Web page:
Air conditioning is costing consumers more this summer.

The Energy Information Administration, the statistical division of the U.S. Department of Energy, predicts that the price of electricity will climb about 2.6 percent during 2007. Demand for electric power will grow about 1.5 percent during the year, which the EIA says is normal.

This means that if the typical consumer paid $150 for electricity to run central air conditioning in a 2,000 square-foot house in each of the summer months in 2006, for example, that bill will be $153.90 for June, July and August this year. That might not seem like a lot of money, but multiply that by the increase by the number of households in the United States and that means hundreds of millions of dollars.

These costs fall on low and moderate income homeowners the most. Diane-Louise Wormley, who oversees a program to improve Philadelphia neighborhoods, said that a key to making homeownership affordable for younger buyers is to make these older houses energy efficient so that "everything won't be going to the gas company."

Much of the housing stock in Philadelphia, Baltimore and other cities was built before 1950, when energy costs were low and insulation was not part of the construction industry's vocabulary. Neighborhood programs in those two cities include an energy assessment of houses to try to get heating and cooling costs down.

BASF, which built a "near-zero energy" house in Paterson, N.J., is bringing technology used to create that home to low and moderate income neighborhoods in other cities, according to Jack Armstrong, business manager for the German-based chemical company, who oversaw the project.

Armstrong said that a zero-energy home can be "cash-flow positive" to the homeowner from the "very first day," because while achieving this level of performance can add $45 to $90 in monthly mortgage payments, it can save $140 a month that the typical consumer was paying on utility bills "before the era of wildly fluctuating energy costs."

Wormley, Armstrong and others acknowledge that these solutions to energy costs and housing affordability are long-term, and will do little to help consumers deal with higher utility bills this summer.

Some recommendations from energy experts work better in some areas of the country than others. For example, in suburban and rural areas, nights tend to be cooler than in the cities of concrete and blacktop, so homeowners can open their windows after sunset and use a whole-house fan to bring cool air into the house rather than keeping the air conditioners cranked.

Some northern areas only need air conditioning a few days a year, while in Texas, half the average homeowner's summer electric costs are generated by it, according to the state's public utilities authority.

Some utility companies charge higher rates in the summer or begin tacking on additional charges to a customer's bill if he or she uses more than a certain number of kilowatt hours during a 30-day cycle.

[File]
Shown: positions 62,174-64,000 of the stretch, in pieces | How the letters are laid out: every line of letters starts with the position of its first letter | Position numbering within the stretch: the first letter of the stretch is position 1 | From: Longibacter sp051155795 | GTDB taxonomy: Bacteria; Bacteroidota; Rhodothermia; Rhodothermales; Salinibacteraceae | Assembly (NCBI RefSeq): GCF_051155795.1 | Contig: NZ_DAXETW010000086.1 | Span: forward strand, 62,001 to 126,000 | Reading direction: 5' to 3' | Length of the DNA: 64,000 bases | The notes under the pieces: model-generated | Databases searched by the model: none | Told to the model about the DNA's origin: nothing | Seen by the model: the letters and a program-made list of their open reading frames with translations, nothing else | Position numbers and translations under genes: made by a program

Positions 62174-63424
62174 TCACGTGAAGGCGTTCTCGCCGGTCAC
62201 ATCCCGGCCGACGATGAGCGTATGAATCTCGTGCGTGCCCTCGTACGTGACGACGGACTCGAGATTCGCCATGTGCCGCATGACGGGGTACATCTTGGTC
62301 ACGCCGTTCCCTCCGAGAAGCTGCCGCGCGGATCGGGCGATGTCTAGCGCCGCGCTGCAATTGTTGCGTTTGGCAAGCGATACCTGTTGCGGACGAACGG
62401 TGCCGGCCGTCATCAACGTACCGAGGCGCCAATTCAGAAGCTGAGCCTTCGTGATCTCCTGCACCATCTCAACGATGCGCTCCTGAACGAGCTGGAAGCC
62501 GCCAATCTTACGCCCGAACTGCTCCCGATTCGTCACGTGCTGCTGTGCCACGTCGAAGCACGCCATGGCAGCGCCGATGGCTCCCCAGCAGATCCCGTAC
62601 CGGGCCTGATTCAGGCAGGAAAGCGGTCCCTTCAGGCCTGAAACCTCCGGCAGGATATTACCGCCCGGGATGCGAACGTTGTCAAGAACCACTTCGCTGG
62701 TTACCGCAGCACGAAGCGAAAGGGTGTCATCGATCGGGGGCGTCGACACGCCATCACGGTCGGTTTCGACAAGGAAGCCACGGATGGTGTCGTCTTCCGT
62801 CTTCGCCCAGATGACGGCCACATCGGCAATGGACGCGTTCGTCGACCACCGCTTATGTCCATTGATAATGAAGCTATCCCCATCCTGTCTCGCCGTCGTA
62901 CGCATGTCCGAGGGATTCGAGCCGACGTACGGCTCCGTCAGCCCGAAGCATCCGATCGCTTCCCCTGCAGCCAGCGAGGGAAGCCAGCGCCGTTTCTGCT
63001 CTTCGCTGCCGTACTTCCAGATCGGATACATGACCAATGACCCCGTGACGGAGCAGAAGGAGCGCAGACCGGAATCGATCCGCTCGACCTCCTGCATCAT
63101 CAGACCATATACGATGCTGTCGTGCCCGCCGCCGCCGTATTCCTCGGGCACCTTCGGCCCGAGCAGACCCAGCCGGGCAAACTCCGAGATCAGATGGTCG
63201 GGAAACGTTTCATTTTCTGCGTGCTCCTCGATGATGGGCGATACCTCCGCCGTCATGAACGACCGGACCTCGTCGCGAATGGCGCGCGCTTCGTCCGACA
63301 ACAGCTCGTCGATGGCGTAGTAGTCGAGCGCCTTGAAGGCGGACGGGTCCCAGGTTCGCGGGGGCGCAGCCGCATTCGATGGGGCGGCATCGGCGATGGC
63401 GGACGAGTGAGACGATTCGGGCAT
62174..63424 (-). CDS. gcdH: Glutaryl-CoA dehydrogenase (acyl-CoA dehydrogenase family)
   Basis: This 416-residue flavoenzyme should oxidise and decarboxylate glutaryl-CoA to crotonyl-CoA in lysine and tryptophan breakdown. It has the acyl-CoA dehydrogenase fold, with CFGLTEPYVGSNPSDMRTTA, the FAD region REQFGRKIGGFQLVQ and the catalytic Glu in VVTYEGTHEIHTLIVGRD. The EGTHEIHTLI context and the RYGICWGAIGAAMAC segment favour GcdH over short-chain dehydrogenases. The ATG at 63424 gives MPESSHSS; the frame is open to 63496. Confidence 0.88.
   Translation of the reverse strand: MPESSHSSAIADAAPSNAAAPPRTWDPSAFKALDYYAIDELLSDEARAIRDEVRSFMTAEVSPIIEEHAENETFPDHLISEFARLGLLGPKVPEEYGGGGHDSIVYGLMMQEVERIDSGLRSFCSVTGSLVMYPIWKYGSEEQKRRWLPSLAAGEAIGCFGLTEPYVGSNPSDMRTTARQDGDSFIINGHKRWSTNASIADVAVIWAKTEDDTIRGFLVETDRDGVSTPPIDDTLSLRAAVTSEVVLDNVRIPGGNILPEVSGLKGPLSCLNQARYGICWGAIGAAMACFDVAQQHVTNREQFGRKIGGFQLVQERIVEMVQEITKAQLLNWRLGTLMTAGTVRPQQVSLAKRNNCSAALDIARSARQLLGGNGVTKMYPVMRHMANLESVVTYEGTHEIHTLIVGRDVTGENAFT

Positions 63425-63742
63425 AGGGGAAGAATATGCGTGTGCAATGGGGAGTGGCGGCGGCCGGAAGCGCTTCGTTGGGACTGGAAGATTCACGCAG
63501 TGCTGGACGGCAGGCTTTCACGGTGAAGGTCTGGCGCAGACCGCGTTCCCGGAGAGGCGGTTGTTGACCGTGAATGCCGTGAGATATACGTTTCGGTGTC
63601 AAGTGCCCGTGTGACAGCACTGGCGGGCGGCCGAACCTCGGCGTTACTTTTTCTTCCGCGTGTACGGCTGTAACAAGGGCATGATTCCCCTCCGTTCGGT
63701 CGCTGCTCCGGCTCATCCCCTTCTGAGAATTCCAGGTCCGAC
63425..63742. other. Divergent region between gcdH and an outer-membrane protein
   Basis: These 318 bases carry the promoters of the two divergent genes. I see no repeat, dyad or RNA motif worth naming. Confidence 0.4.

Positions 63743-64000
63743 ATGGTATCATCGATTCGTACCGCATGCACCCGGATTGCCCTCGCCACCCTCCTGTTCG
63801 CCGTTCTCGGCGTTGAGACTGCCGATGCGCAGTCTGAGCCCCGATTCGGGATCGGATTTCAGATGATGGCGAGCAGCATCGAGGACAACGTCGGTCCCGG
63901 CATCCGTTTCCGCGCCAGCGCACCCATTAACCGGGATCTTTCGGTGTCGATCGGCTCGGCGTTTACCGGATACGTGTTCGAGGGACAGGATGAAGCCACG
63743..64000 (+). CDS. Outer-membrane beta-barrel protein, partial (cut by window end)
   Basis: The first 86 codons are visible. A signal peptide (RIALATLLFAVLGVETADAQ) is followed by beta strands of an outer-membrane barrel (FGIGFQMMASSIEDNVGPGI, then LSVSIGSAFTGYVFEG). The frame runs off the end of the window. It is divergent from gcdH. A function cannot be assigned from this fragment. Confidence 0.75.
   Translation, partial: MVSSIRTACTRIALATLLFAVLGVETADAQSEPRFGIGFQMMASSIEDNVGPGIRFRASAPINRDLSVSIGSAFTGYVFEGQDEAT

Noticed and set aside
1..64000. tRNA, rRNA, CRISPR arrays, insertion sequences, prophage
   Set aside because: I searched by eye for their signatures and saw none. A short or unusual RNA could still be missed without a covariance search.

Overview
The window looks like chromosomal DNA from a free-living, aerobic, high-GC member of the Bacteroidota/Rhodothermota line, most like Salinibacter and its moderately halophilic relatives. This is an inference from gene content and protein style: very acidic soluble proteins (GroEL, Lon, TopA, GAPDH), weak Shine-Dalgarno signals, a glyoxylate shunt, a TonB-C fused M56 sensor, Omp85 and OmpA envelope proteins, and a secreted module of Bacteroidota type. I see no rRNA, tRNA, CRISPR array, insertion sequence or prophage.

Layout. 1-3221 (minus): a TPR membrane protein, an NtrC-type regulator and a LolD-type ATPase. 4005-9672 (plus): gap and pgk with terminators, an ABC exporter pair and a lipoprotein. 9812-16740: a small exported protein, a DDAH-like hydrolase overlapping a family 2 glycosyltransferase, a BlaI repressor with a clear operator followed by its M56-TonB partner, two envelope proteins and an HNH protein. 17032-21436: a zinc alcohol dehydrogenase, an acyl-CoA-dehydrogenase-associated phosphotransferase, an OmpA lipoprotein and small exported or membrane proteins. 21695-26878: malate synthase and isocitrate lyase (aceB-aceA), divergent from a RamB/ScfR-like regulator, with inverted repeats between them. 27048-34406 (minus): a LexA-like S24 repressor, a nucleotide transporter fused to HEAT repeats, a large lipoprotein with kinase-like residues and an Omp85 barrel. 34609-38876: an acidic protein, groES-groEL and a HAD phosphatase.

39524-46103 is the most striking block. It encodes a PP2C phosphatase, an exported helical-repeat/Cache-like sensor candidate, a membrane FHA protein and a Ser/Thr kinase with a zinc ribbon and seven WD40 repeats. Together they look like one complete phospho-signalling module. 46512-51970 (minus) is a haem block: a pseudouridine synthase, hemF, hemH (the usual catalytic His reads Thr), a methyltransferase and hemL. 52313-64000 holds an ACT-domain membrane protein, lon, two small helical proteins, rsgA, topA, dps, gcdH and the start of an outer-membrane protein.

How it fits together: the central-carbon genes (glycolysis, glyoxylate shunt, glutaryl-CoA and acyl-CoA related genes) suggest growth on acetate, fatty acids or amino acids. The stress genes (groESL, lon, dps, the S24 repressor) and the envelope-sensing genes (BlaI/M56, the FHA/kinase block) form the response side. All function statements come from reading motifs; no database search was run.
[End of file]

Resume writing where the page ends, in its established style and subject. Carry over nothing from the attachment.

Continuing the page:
The key is to find ways to stay comfortable while keeping costs down.

According to Ronnie Kweller of the nonprofit Alliance to Save Energy in Washington, there are plenty of ways to do so. One is to properly maintain the home's cooling system so that it operates as efficiently as possible. This means cleaning or replacing air conditioner filters monthly, or as needed. Some newer window units have a built-in warning system that reminds you when it is time to clean the filter. Outdoor and indoor air conditioner coils also must be kept clean. Accumulated dirt on the indoor coil is the most-common cause of inefficiency.

Keep your house closed tight in the daytime to keep unwanted heat and humidity out. If practical, ventilate at night either naturally or with fans. In addition, Kweller suggested that a dehumidifier shouldn't be operated at the same time as the air conditioner, since the dehumidifier will increase the cooling load and force the air conditioner to work harder.

Shifting energy-intensive tasks such as laundry and operating the dishwasher to off-peak energy demand hours will help increase electricity reliability during heat waves, Kweller said. If you are able to do so, don't do the dishes and laundry a little at a time. Full loads will reduce energy consumption.

When you do wash clothes and your machines are old and inefficient top-loaders, use cold water. Kweller said that doing so could save up to $63 a year and, for those worried about getting clothes clean, "detergents formulated for cold water get clothes just as clean." For increase dryer efficiency (and to reduce the chance of fire) clean the lint filter in your dryer after every load.

Keep lamps or TVs away from the air conditioner thermostat, she said, because heat they generate will cause your air conditioner to run longer, running up bills unnecessarily.

When you leave the room, shut off the lights. The heat these lights produce also can increase cooling costs, according to Kweller.

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